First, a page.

The Texas lawsuit is an outlier among the lawsuits, some of which have been consolidated or are moving in tandem through five federal courts: in California, New York, Maryland, Washington D.C. and Texas. Most seek to protect DACA, not dismantle it.
Lawsuits were filed after Attorney General Jeff Sessions announced on Sept. 5 an end to the DACA program, which some argue is unconstitutional, an abusive overreach of executive powers by President Obama, and a financial burden on states.

The lawsuits include one collectively known as Regents of the University of California v. Department of Homeland Security. On Jan. 9, District Judge William Alsup ruled in favor of UC, issuing a preliminary injunction that allowed existing DACA holders to renew their status.

Other courts in New York and Washington D.C. also ruled in favor of DACA. Most recently, on Aug. 3, District Court Judge John Bates in D.C. called the cancellation of DACA “arbitrary and capricious” and he ordered full restoration of the program, allowing also for new applicants to file, but he delayed implementation for 20 days.

Attorney General Sessions earlier this month criticized decisions “in which courts have improperly used judicial power to steer, enjoin, modify, and direct executive policy.”

Meanwhile, a district judge in Maryland struck down a challenge to the program, although he opined: “This court does not like the outcome of this case, but is constrained by its constitutionally limited role.”

With Hanen’s ruling pending, as well as various appeals across the country, this is considered a critical time for the nearly 700,000 people who currently hold DACA and the hundreds of thousands of others who may qualify for the temporary protection.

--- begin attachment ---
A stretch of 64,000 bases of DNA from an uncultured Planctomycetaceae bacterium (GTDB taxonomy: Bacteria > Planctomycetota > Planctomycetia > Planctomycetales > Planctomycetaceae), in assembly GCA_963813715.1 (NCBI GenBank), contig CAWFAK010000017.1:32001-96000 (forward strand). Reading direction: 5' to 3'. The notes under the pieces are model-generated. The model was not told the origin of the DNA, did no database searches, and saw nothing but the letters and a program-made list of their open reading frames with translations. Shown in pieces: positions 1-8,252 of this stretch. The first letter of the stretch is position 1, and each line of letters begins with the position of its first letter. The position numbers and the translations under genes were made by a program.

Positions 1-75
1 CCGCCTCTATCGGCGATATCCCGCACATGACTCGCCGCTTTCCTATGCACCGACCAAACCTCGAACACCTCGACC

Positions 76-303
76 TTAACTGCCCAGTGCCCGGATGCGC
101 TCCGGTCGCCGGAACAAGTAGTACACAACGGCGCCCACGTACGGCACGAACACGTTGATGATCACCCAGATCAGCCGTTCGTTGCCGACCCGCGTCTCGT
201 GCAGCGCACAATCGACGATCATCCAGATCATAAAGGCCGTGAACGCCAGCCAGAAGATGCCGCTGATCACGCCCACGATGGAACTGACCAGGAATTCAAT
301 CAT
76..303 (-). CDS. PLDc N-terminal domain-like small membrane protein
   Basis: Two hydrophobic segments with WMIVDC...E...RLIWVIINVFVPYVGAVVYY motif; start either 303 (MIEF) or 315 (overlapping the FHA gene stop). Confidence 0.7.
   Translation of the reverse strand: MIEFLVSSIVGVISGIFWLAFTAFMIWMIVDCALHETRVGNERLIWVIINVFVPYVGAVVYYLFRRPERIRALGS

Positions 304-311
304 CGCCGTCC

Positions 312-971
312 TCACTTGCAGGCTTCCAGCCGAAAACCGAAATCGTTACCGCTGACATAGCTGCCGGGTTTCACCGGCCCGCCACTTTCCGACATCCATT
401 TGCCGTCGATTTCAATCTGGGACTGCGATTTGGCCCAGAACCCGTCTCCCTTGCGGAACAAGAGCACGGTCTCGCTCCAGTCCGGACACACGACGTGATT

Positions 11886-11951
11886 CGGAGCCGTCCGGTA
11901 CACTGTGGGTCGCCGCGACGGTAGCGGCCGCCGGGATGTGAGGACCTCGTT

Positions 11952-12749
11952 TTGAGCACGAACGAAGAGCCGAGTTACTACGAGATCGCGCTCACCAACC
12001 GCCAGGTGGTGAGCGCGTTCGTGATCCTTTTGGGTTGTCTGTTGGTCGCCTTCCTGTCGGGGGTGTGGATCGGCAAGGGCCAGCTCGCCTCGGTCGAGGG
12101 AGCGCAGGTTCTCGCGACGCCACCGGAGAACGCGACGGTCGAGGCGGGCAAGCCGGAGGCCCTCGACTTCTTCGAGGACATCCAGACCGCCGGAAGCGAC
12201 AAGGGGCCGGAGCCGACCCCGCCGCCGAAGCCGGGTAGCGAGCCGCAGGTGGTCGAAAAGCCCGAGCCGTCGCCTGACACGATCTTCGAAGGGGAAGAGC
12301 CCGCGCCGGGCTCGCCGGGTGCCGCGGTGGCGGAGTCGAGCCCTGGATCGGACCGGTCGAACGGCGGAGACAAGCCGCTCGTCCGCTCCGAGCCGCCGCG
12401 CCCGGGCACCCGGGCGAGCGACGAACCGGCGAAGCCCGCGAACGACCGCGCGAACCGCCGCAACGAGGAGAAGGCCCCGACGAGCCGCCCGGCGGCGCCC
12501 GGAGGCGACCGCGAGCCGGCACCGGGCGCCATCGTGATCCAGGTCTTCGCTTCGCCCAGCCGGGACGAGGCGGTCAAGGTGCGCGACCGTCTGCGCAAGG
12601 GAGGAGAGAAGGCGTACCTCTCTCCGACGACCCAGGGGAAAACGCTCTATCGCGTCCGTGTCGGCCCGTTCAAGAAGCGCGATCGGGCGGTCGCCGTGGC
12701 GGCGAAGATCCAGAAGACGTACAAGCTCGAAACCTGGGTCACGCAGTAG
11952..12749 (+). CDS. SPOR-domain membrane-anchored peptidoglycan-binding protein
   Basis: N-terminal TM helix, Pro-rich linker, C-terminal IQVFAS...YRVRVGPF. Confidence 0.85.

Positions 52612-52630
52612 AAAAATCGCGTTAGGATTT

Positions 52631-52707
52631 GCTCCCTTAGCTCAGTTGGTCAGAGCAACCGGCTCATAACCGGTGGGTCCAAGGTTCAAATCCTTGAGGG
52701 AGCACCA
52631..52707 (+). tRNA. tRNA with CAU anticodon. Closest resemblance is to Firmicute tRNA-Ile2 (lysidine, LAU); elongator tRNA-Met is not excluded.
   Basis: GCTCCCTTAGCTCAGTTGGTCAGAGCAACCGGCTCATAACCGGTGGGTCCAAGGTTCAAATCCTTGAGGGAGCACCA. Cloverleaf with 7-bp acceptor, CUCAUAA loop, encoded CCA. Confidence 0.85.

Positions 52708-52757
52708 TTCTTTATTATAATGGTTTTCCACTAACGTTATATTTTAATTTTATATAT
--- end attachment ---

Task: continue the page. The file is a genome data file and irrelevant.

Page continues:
“In the next few weeks and few months, we could see developments in these cases that significantly alter the landscape for DACA recipients,” said Marielena Hincapié, executive director of the National Immigration Law Center.

There are fewer than 700,000 people currently holding DACA status. That’s a drop from the approximate 800,000 original applicants.

About 40,000 DACA recipients dropped from the pool because they became permanent legal residents, according to a U.S. Citizenship and Immigration Services spokeswoman. Others who didn’t renew may have missed a window to apply after the program was suspended or may not have been able to afford the $495 renewal fee.

“Many didn’t renew out of fear or because they didn’t have the funds,” said Sheridan Aguirre, a spokesman for the United We Dream group, which bills itself as the largest immigrant youth-led network in the country.

California has the most people protected by DACA; nearly 197,000 as of last January, according to the Migration Policy Institute.

Most polls show that a majority of Americans support DACA. And for those who are accepted into the program, it’s a game changer. They can work, travel, drive, and basically live without the fear of being detained for deportation.

A new survey released Wednesday by the Immigration Policy at American Progress, a progressive public policy research and advocacy organization, describes the impact of the program on its recipients. Of 1,050 people interviewed, 54 percent moved to a job with better pay and nearly half got jobs with better working conditions as a result of their DACA protections, benefits that better fit their education and goals.

Lopez, the Dream Team LA organizer, said he would fit in that category.